2 added windowed continuous transform case
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This code will show a very tight correspondence between Fourier and FourierTransform. For the continuous case, note the imaginary negative infinite DiracDelta spike at w=-1 (2nd term of answer), and the positive one at w=1.

FourierTransform[2*Sin[x], x, w]
(*I*Sqrt[2*Pi]*DiracDelta[-1+w]-I*Sqrt[2*Pi]*DiracDelta[1+w]*)

Here is the original table range in your question modified slightly to fit an exact number of wavelengths. 32Pi is slightly over 100, and Pi/3 is a little more than 1. The pure function and Thread are used to break the real and imaginary components into two separate lines for plotting purposes. This link shows the code snippet for dftMost, which uses Fourier.

ListPlot[Thread[{{#,Re@#2},{#,Im@#2}}&@@@
First[dftMost@Table[{x,2Sin[x]},{x,0,32Pi,Pi/3}]]],
Joined->True,PlotRange->All]

enter image description here

Note the negative and positive spikes in the imaginary component of the discrete Fourier transform at w=-1 and w=1. If you use more points in the Table command, the spikes will increase toward infinity.

DeleteCases[Chop@Cases[%,Line[pts_?MatrixQ]:>pts,
Infinity],{_,0},Infinity]
(*{{},{{-1.,-40.1061},{1.,40.1061}}}*)

Here we pull out the nonzero real and imaginary components from the blue (real) and orange imaginary components in the ListPlot graph above. There are no nonzero real compoents, so that first list is empty. The only two non-zero imaginary components are at w=-1 and w=1 in the 2nd list, as previously mentioned.

Bonus: You may also like to see a case where the continuous transform isn't integrated from negative to positive infinity, but is instead windowed. By changing the number of periods of integration, n, you can watch the aforementioned frequency peaks gradually rise toward infinity.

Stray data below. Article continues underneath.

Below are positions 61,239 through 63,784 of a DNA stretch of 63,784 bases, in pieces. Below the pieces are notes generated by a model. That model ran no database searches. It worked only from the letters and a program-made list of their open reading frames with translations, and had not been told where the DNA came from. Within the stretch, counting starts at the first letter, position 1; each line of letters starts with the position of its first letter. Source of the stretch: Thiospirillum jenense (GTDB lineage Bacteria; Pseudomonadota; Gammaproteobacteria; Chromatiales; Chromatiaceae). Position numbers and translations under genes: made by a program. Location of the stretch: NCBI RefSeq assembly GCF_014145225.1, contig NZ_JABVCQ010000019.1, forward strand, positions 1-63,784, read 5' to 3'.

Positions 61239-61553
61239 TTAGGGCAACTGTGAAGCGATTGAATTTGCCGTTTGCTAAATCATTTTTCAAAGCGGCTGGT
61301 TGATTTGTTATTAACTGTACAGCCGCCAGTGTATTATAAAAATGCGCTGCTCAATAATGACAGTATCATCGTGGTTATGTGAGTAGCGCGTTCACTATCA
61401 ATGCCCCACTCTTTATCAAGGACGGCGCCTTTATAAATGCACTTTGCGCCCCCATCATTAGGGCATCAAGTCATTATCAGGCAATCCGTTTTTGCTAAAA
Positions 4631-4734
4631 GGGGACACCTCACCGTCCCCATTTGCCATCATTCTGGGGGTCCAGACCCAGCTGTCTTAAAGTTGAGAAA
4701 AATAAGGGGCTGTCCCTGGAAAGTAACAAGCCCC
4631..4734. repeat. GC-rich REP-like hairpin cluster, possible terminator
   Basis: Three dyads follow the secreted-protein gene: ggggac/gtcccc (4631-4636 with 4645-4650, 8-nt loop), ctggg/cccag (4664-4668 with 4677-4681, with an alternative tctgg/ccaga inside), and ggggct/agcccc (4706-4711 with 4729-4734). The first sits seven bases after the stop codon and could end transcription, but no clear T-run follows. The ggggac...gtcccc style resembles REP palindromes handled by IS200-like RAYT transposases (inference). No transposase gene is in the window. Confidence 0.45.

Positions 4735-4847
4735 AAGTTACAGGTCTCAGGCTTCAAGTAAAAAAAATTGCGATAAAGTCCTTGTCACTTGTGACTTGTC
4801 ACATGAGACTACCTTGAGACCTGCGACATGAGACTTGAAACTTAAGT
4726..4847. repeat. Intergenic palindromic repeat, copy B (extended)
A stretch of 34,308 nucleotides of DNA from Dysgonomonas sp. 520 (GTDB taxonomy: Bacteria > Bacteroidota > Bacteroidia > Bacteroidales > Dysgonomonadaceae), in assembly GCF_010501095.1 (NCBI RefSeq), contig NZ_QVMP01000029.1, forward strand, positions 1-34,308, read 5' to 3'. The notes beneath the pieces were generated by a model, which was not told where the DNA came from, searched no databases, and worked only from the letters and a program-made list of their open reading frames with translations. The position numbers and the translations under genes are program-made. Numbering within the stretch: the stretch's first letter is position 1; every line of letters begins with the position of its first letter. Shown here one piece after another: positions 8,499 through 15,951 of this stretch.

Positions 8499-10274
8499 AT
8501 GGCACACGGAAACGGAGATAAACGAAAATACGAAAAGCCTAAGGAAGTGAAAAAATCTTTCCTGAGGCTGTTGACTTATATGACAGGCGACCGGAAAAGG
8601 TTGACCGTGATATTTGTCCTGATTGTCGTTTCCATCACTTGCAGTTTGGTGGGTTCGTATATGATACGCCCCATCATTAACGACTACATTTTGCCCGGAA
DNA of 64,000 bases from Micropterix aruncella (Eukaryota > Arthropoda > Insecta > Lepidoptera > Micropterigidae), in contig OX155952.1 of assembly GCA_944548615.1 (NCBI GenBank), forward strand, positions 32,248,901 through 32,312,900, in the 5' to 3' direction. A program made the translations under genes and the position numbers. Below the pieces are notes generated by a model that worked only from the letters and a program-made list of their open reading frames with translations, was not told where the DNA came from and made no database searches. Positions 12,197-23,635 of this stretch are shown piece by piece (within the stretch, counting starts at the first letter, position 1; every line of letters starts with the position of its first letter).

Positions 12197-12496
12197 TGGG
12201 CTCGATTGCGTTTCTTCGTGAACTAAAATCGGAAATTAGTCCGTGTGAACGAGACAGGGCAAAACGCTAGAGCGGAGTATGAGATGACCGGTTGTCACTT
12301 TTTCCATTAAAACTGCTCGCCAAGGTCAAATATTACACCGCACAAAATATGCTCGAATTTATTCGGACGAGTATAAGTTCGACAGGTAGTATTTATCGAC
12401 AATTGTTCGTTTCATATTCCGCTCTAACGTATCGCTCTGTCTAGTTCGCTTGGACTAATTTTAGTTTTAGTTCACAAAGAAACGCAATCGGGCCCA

fourierTransform[f_,{t_,tini_,tfin_},w_,a_,b_]:=
Sqrt[Abs@b/(2Pi)^(1-a)] Integrate[f Exp[I b w t],{t,tini,tfin}]
Assuming[{n>=1,(n/2)\[Element]Integers},With[{T=n 2Pi/w0},
fourierTransform[2 Sin[w0 t],{t,-T/2,T/2},w,0,1]/.w0->1//Simplify]]
(*2*I*Sqrt[2/Pi]*Sin[n*Pi*w]/(-1+w^2)*)
Plot@@{Through@{Re,Im}@%/.n->16,{w,-2,2},PlotRange->All} 

Limited periods for continuous transform

This code will show a very tight correspondence between Fourier and FourierTransform. For the continuous case, note the imaginary negative infinite DiracDelta spike at w=-1 (2nd term of answer), and the positive one at w=1.

FourierTransform[2*Sin[x], x, w]
(*I*Sqrt[2*Pi]*DiracDelta[-1+w]-I*Sqrt[2*Pi]*DiracDelta[1+w]*)

Here is the original table range in your question modified slightly to fit an exact number of wavelengths. 32Pi is slightly over 100, and Pi/3 is a little more than 1. The pure function and Thread are used to break the real and imaginary components into two separate lines for plotting purposes. This link shows the code snippet for dftMost, which uses Fourier.

ListPlot[Thread[{{#,Re@#2},{#,Im@#2}}&@@@
First[dftMost@Table[{x,2Sin[x]},{x,0,32Pi,Pi/3}]]],
Joined->True,PlotRange->All]

enter image description here

Note the negative and positive spikes in the imaginary component of the discrete Fourier transform at w=-1 and w=1. If you use more points in the Table command, the spikes will increase toward infinity.

DeleteCases[Chop@Cases[%,Line[pts_?MatrixQ]:>pts,
Infinity],{_,0},Infinity]
(*{{},{{-1.,-40.1061},{1.,40.1061}}}*)

Here we pull out the nonzero real and imaginary components from the blue (real) and orange imaginary components in the ListPlot graph above. There are no nonzero real compoents, so that first list is empty. The only two non-zero imaginary components are at w=-1 and w=1 in the 2nd list, as previously mentioned.